• Microsoft vs. EU Antitrust CaseFinished

    In 2001 the European Union started investigating Microsoft's dominant position in the market for desktop operating systems. The FSFE played two key roles in this case. First, we represented the interests of Free Software developers. Second, we are a public interest organisation who cannot be bought off. Thanks to the excellent work by all involved parties, the case has been won in all rulings up to the European Court of Justice in 2012.

  • Unlock Education in the NetherlandsFinished

    We want to enable all citizens to have free access to education and all other public institutions, both online and offline. We wish to achieve this by pushing for a mandatory use of Open Standards and guaranteed platform-independent access to all materials required in the public educational system. This allows students and parents to use Free Software, enabling them to tap into their potential for personal growth and development, without being made dependent of a company. This activity was specifically aimed at the Dutch education sector.

  • 7th EC Framework Programme (FP7)Finished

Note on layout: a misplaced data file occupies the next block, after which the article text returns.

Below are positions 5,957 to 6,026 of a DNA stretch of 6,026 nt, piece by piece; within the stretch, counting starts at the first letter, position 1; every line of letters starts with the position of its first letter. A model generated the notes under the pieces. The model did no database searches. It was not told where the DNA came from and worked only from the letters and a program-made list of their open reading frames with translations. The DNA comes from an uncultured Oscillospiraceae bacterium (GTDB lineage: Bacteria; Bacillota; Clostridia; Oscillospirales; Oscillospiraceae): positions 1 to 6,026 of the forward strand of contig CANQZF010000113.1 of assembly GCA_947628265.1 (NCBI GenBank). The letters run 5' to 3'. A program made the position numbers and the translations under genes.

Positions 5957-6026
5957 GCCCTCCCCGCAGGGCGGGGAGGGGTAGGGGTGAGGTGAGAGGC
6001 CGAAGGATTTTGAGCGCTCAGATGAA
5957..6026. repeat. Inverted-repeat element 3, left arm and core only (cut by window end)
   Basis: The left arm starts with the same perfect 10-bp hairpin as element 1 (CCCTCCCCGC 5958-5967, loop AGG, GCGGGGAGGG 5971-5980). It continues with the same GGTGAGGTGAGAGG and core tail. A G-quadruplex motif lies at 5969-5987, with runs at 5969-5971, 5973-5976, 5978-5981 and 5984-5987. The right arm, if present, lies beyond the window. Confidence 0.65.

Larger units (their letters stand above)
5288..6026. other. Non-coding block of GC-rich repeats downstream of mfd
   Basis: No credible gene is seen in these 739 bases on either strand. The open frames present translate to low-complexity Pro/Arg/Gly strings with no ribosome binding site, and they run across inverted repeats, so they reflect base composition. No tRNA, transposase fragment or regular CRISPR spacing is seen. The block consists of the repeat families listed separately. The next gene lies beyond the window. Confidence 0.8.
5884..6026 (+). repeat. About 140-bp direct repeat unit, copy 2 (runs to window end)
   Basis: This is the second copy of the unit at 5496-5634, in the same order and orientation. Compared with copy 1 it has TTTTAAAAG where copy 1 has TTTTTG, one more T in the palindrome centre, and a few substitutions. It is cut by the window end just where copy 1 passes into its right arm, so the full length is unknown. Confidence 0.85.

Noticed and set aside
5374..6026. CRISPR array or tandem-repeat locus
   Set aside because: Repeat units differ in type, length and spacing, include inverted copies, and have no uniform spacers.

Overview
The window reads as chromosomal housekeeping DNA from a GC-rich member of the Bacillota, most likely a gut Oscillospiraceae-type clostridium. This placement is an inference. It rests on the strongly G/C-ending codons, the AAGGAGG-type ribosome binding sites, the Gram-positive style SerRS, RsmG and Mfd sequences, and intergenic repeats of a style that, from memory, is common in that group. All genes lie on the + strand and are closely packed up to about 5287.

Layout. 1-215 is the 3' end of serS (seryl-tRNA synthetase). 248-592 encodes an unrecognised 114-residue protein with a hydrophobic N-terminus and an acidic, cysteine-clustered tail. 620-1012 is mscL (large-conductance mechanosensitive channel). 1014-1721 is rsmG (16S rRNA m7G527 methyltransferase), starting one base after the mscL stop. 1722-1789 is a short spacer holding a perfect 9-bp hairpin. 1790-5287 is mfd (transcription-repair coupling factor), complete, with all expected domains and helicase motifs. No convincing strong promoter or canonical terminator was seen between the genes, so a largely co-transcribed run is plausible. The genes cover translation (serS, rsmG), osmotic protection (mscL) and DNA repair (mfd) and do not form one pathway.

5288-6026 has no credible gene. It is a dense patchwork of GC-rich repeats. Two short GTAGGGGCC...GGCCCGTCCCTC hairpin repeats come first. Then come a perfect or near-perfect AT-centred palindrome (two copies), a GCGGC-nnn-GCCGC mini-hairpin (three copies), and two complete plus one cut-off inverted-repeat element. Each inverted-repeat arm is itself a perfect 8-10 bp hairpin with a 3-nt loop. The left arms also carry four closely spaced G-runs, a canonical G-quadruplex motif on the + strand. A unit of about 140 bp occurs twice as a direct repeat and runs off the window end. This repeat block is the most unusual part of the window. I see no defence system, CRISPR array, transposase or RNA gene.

The European Commission funds research and development through official framework programmes (FP for short). From 2007 these framework programmes were used to select projects for support until 2013. The FSFE played a central role in supported projects related to Free Software.

  • Forum de la Gouvernance Internet (IGF)Finished

    Le Forum de la Gouvernance Internet (IGF) est un forum de discussion des politiques globales au sein des Nations Unies, établi lors du Sommet Mondial de la Société de l'Information (WSIS) des Nations Unies. La FSFE suit les travauxde l'IGF pour s'assurer que les discussions politiques en cours ne mettent pas en danger les libertés numériques en général et le Logiciel Libre en particulier.

  • MS-OOXMLFinished

    Since the very beginning of the standardisation process for Microsoft's Office Open XML - OOXML (hereinafter MS-OOXML), the FSFE has expressed serious doubts about whether MS-OOXML could be considered as open, if even as a standard at all. The FSFE first raised the issue in the community and led the movement against the standardisation of MS-OOXML, following closely over the years the relevant developments.

  • IPRED2Finished

    Une seconde directive portant sur l'application des "droits à la propriété intellectuelle" a été proposée par la Commission Européenne. Elle vise à criminaliser toutes les infractions "intentionnelles" ou à une "échelle commerciale", et à donner le droit aux détenteurs des droits de participer aux enquêtes. La FSFE va démontrer aux institutions européennes comment une telle loi peut encourager les abus du système judiciaire et avoir un effet négatif sur certaines activités pourtant légales.